26 Nov 2010 Take Action: Roxanne’s Law Vote Now Scheduled for Dec 15
ARPA Note: We recently received word from My Canada that the Conservative Party will allow a free vote on this bill, contrary to what they stated earlier. Your letters make a difference! In light of the impending vote, if you haven’t done so yet, please make use of one of two Easy Mail letters to urge your MP to support this legislation.
OTTAWA, Ontario, November 25, 2010 (LifeSiteNews.com) – The vote on the Canadian bill seeking to criminalize abortion coercion, which was initially pushed back to February, is now set for December 15th.
The bill, called “Roxanne’s Law,” is named after Roxanne Fernando, a Manitoba woman whose boyfriend attempted to coerce her to have an abortion after she became pregnant in 2007. After refusing to have the unborn child killed, Roxanne was beaten and left to die in a snow bank.
It was introduced in April as a private members bill by Conservative MP Rod Bruinooge (Winnipeg South), who serves as chair of the parliamentary pro-life caucus. It is opposed by Prime Minister Stephen Harper, who says he “will oppose any attempt to create a new abortion law.”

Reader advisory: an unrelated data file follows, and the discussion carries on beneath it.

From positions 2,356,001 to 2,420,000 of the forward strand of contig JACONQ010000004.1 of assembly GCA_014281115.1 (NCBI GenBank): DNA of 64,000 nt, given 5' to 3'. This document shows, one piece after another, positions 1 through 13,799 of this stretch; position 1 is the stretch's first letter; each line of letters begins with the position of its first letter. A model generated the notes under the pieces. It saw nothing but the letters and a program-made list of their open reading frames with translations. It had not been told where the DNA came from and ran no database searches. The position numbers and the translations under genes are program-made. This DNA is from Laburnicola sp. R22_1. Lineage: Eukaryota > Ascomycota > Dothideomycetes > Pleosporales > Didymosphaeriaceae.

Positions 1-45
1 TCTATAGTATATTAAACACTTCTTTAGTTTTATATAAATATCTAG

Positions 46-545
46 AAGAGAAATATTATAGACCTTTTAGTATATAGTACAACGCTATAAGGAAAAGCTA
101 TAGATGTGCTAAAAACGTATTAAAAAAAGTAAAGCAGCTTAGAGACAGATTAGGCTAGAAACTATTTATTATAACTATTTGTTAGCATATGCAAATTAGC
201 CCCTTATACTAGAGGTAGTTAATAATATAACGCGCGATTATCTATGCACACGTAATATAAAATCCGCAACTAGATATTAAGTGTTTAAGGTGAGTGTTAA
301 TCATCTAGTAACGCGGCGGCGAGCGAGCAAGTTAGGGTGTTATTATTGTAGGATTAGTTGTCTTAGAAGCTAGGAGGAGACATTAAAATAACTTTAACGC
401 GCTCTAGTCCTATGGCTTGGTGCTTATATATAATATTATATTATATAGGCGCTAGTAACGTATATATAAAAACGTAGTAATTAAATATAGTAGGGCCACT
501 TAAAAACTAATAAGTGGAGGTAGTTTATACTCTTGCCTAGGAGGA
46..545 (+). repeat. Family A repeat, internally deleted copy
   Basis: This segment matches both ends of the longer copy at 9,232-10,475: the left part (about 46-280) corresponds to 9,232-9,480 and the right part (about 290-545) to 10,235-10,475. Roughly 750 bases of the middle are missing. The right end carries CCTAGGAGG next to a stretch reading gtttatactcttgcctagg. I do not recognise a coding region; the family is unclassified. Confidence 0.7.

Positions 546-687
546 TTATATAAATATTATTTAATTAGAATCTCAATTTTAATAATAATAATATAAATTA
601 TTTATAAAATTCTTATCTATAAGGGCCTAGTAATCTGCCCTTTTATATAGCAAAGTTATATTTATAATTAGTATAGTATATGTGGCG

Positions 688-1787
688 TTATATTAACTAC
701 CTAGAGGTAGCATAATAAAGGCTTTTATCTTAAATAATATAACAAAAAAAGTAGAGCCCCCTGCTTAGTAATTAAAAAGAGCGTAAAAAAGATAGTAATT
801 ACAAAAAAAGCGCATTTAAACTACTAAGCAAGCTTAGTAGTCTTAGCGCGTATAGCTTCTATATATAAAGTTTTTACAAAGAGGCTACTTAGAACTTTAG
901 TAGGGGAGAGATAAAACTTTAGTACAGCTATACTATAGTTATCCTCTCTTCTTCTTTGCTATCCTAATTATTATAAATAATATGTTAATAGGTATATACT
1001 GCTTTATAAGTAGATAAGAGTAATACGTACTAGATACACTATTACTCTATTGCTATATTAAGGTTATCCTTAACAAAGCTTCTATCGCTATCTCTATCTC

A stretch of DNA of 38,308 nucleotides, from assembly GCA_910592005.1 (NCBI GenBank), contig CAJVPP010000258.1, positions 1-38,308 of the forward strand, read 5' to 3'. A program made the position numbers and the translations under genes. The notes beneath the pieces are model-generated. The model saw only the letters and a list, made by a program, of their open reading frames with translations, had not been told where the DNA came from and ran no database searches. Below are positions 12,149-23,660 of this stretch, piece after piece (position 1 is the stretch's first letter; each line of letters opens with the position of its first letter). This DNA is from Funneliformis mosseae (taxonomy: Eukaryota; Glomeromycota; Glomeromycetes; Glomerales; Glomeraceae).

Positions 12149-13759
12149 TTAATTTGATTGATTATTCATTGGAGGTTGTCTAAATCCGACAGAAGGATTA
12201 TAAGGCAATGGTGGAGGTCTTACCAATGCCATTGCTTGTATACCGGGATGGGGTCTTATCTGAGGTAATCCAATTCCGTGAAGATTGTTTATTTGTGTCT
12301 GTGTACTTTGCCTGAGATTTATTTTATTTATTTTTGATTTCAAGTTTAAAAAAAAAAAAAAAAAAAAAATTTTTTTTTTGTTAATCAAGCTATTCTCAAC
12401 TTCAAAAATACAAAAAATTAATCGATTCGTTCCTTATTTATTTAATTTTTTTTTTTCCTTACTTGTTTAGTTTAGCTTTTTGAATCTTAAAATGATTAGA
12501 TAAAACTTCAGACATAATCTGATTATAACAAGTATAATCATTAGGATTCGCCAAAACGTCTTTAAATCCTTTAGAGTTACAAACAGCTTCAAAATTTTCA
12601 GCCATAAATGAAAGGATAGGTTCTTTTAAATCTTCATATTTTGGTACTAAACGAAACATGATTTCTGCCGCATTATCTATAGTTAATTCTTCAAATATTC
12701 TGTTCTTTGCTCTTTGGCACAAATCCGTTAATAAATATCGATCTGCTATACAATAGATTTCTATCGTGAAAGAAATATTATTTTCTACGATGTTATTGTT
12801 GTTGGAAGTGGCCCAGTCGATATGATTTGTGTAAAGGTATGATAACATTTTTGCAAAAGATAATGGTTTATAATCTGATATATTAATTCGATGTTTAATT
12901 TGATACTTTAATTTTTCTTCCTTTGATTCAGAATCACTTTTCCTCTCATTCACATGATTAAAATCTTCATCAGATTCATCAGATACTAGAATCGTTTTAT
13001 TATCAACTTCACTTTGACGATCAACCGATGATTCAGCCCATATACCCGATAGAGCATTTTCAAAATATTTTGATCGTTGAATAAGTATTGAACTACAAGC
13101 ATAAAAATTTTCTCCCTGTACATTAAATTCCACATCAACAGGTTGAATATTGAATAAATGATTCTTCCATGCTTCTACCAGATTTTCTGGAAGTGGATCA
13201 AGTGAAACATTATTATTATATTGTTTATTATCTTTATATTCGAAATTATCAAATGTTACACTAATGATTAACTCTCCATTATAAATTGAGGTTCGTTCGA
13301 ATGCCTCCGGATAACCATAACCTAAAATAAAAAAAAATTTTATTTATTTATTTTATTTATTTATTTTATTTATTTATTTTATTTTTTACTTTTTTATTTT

The bill, also known as C-510, received its first hour of debate on November 1st. “No pregnant woman should ever have to choose between protecting herself and protecting her baby,” Bruinooge told the House of Commons.
It will receive a second hour of debate on December 13th.
The bill has gained wide support among religious and pro-life organizations, including the Evangelical Fellowship of Canada, the Canadian Bishops’ Catholic Organization for Life and Family, and Priests for Life, among numerous others.
Campaign Life Coalition, the political arm of Canada’s pro-life movement, has called on MPs to support the bill so that it can be amended in committee. They expressed reservations, in particular, about passages that could be interpreted to recognize abortion as an acceptable option.
The vote on December 15th will determine the bill’s fate. If passed, it will go for discussion before a parliamentary committee.
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